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Pregnancy in a Pandemic

As if pregnancy didn't cause enough stress as it is...morning sickness; worry that baby will be ok; fear of labor and so on; now you have a pandemic to think about as well. Looks like we may be in it for the long haul too. Many are having their prenatal visits through Telehealth. Some are "not allowed" to have their spouse with them for visits or ultrasounds. Often you will see a different provider at every visit.

One of my primary goals as a doula is to help minimize fear and anxiety. Giving birth during a pandemic may make it all the more important to have a doula at your birth. The American College of Obstetricians and Gynecologists have stated that better birth outcomes are associated with having a doula present at birth.

A doula can be the one constant in your pregnancy, meeting with you several times before you go into labor and offering telephone and email support for the duration and several weeks postpartum. You will have already established a relationship with her, unlike meeting a nurse for the first time when you go into the unfamiliar realms of the labor and delivery unit in the throws of labor. Shoot, many times you will have a different provider at your birth because that happens to be who is on call. Hospital personnel will have masks on during the pandemic which may make it even more difficult to establish a trusting relationship when you haven't met them before.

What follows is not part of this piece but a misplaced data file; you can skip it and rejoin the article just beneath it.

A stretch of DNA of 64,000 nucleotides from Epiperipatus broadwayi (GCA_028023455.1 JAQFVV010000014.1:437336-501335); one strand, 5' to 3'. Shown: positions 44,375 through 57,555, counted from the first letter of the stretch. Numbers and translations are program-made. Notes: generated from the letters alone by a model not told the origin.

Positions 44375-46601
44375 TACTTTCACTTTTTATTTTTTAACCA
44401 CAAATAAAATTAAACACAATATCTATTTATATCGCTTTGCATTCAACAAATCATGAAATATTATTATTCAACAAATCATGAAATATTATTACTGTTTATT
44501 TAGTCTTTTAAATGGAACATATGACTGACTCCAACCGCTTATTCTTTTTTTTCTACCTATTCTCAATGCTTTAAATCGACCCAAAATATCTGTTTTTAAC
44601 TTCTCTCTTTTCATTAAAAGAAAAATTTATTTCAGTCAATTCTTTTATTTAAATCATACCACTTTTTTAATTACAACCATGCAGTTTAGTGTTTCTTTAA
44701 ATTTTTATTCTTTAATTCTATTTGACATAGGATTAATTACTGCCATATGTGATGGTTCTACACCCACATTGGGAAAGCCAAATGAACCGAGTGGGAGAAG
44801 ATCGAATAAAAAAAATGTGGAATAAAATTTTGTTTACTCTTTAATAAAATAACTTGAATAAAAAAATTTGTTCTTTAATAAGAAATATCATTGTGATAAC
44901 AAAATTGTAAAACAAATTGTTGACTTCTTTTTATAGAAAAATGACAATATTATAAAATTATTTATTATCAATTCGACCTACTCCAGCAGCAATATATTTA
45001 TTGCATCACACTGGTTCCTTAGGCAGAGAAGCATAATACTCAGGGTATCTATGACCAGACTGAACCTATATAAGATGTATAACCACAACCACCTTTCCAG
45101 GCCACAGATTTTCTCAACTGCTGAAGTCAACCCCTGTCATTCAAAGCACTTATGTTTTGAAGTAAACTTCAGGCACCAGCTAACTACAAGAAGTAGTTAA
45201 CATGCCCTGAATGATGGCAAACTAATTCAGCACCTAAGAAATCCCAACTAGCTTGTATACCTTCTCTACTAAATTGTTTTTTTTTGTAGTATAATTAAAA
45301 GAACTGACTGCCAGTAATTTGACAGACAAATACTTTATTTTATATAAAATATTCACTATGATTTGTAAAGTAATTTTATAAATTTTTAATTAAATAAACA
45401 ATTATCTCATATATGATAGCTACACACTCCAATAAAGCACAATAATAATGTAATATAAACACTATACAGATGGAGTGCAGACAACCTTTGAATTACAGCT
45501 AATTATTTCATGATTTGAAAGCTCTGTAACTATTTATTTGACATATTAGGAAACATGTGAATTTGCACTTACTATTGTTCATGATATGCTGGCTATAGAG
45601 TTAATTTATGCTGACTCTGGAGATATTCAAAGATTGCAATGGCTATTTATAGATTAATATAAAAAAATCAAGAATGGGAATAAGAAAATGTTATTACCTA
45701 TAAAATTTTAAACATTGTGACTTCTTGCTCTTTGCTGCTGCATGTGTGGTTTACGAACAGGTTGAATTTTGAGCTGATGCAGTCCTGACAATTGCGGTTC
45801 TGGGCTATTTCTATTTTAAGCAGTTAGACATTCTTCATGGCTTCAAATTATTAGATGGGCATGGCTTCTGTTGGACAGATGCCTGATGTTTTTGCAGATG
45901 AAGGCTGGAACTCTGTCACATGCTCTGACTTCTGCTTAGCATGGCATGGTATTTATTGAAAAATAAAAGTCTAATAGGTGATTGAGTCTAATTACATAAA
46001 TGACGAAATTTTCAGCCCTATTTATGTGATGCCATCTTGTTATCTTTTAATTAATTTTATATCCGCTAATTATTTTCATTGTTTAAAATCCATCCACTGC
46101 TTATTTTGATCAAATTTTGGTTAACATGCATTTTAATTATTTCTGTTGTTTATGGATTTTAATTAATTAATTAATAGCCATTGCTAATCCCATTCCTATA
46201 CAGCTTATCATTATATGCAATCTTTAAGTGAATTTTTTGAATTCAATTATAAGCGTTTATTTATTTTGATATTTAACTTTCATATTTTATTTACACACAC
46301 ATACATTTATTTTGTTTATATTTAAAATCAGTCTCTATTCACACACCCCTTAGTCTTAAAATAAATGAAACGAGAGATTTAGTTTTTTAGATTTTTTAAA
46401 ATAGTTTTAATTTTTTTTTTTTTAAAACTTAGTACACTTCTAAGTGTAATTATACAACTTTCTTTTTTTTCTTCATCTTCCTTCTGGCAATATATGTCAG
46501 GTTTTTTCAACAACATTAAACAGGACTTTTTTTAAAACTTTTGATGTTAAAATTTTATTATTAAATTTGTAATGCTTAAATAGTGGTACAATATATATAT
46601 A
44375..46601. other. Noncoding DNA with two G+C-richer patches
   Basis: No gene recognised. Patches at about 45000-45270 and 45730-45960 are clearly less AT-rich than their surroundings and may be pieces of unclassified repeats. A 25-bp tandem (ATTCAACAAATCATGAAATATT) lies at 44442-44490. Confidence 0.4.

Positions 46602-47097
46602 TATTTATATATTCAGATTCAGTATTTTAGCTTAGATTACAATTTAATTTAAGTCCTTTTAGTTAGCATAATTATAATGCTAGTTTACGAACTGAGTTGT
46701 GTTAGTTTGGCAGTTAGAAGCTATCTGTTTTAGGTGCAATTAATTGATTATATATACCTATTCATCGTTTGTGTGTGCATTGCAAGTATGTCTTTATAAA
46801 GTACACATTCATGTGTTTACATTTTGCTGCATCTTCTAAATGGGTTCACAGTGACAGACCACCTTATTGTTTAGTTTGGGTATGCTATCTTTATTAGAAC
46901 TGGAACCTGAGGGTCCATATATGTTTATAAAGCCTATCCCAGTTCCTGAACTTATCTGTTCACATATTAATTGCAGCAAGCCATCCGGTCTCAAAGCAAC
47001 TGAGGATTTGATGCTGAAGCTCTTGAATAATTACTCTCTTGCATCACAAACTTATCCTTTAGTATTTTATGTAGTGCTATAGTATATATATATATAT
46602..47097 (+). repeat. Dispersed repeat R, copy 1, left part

Lowering your stress level can boost your immunity. Doulas can help you lower your stress level by:

  • sharing relaxation and meditation techniques

  • active listening with appropriate reassurance

  • giving tips for promoting physical comfort

  • and again just being that constant by your side

Some clinicians worry that having "an extra" person in the room will increase the odds of their being exposed to Covid19. However, trained doulas learn universal precautions and know how to minimize the spread of infection. They too will wash hands frequently and wear a mask. Typically doulas see far fewer clients than physicians do and they get the same screening as staff do when they enter the hospital. At times like this, doulas are more essential than ever and should never be considered an extra person. They may in fact be the only person, other than your partner who is not a stranger to you.

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